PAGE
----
Beyond Adversity

Enjoying Life After Adversity

RSS 2.0

Supporting Disability Technologies

hero-my-human-kit-big

The World Health Organization estimates 1 billion people across the world live with disabilities, and Google’s philanthropy division, Google.org, just pledged $20 million to help improve their situations. The money is spread across 29 programs working on disability technologies — the average amount they’ll each receive is $750,000, with six of the grant winners getting more than $1 million, Wired reports.

The programs fall into five categories of disabilities — hearing, mobility, cognitive, vision and communication — and the winning programs tackle a variety of issues. Here are a few examples:

  • My Human Kit connects people who need prosthetics with low-cost 3D-printed solutions.
  • The Center for Discovery is building an open-source add-on that turns any manual wheelchair into a power chair.
  • Perkins School for the Blind wants to roll out more detailed GPS instructions to ensure the visually impaired don’t get left behind when independently navigating the real world.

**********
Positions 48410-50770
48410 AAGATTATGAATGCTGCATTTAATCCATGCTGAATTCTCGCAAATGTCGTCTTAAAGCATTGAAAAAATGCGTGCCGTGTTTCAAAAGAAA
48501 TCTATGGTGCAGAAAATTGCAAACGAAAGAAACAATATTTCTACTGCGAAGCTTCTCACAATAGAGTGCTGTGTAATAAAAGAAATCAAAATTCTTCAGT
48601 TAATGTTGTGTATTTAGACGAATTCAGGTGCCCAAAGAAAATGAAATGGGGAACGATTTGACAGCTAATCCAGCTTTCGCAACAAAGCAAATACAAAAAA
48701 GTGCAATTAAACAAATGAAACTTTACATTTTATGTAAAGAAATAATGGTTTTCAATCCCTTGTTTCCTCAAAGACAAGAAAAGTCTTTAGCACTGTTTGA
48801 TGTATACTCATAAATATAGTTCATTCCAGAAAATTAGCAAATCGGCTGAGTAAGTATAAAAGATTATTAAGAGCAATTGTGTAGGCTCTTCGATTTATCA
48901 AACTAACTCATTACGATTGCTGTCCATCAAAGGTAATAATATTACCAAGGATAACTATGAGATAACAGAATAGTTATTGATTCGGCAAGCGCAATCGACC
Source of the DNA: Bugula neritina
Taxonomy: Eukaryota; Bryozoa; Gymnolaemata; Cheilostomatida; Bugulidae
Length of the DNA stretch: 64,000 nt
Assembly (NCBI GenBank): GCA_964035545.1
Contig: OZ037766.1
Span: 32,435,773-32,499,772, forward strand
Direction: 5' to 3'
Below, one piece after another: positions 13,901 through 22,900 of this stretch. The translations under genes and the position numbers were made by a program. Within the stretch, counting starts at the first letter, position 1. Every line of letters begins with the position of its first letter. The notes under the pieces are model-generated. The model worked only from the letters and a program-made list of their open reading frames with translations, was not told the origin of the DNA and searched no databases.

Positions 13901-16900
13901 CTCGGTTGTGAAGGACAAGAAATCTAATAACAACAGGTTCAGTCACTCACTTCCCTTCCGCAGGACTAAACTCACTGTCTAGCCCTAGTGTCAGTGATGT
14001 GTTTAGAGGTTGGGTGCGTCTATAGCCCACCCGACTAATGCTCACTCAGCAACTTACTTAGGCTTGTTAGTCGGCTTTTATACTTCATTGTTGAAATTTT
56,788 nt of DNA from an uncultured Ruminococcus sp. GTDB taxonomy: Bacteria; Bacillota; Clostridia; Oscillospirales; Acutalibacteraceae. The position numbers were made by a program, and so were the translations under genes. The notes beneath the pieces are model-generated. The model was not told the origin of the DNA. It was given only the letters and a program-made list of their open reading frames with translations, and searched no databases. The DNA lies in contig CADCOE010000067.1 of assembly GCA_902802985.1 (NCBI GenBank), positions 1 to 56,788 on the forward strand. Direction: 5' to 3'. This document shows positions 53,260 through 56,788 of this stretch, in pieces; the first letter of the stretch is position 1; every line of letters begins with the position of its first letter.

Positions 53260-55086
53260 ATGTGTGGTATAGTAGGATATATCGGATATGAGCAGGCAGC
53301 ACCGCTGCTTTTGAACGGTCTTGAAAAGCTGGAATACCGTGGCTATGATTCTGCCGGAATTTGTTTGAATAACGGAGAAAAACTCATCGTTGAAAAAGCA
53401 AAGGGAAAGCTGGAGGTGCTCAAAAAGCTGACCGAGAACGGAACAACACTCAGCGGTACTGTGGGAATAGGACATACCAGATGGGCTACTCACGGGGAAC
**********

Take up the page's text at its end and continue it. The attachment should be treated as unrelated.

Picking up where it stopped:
• The Dan Marino Foundation is developing a digital, interactive system to help young people on the autism spectrum train for job interviews.
  • The Leprosy Mission Trust India is making low-cost custom footwear that enables people with leprosy to maintain their ability to walk.

In related accessibility news, Google recently rolled out the beta for its Voice Access system, which allows users to navigate their phones via voice commands.

Credits

Click here to read another Beyond Adversity post.

Thanks to Wired for committing its resources to writing and publishing the story; Google for providing grants to organizations that help people overcome their disabilities; Jessica Conditt for sharing her interpretation of the Wired article; Engadget for committing its resources to the Jessica Conditt article; and all the people who, directly or indirectly, made it possible to include the picture, video, and text in this post.

Scott
Even after brain surgeries, chemotherapy, and radiation treatments to eradicate his brain cancer, Scott continued to work; continued to study; and earned professional certifications from the Project Management Institute, American Society of Quality, and Stanford University School of Professional Development. How were all of these achievements possible at a time when Scott was struggling with the hurdles of brain injury? The answers are in this blog.


Leave a Reply

Your email address will not be published. Required fields are marked *

**** About The Author ****

During the past 13 years, I have been diagnosed with cancer, brain injury, balance issues, stroke, ataxia, visual impairment, and auditory challenges. I have overcome significant adversity! I can explain how to overcome your challenges. I am a very active Toastmaster and a motivational speaker.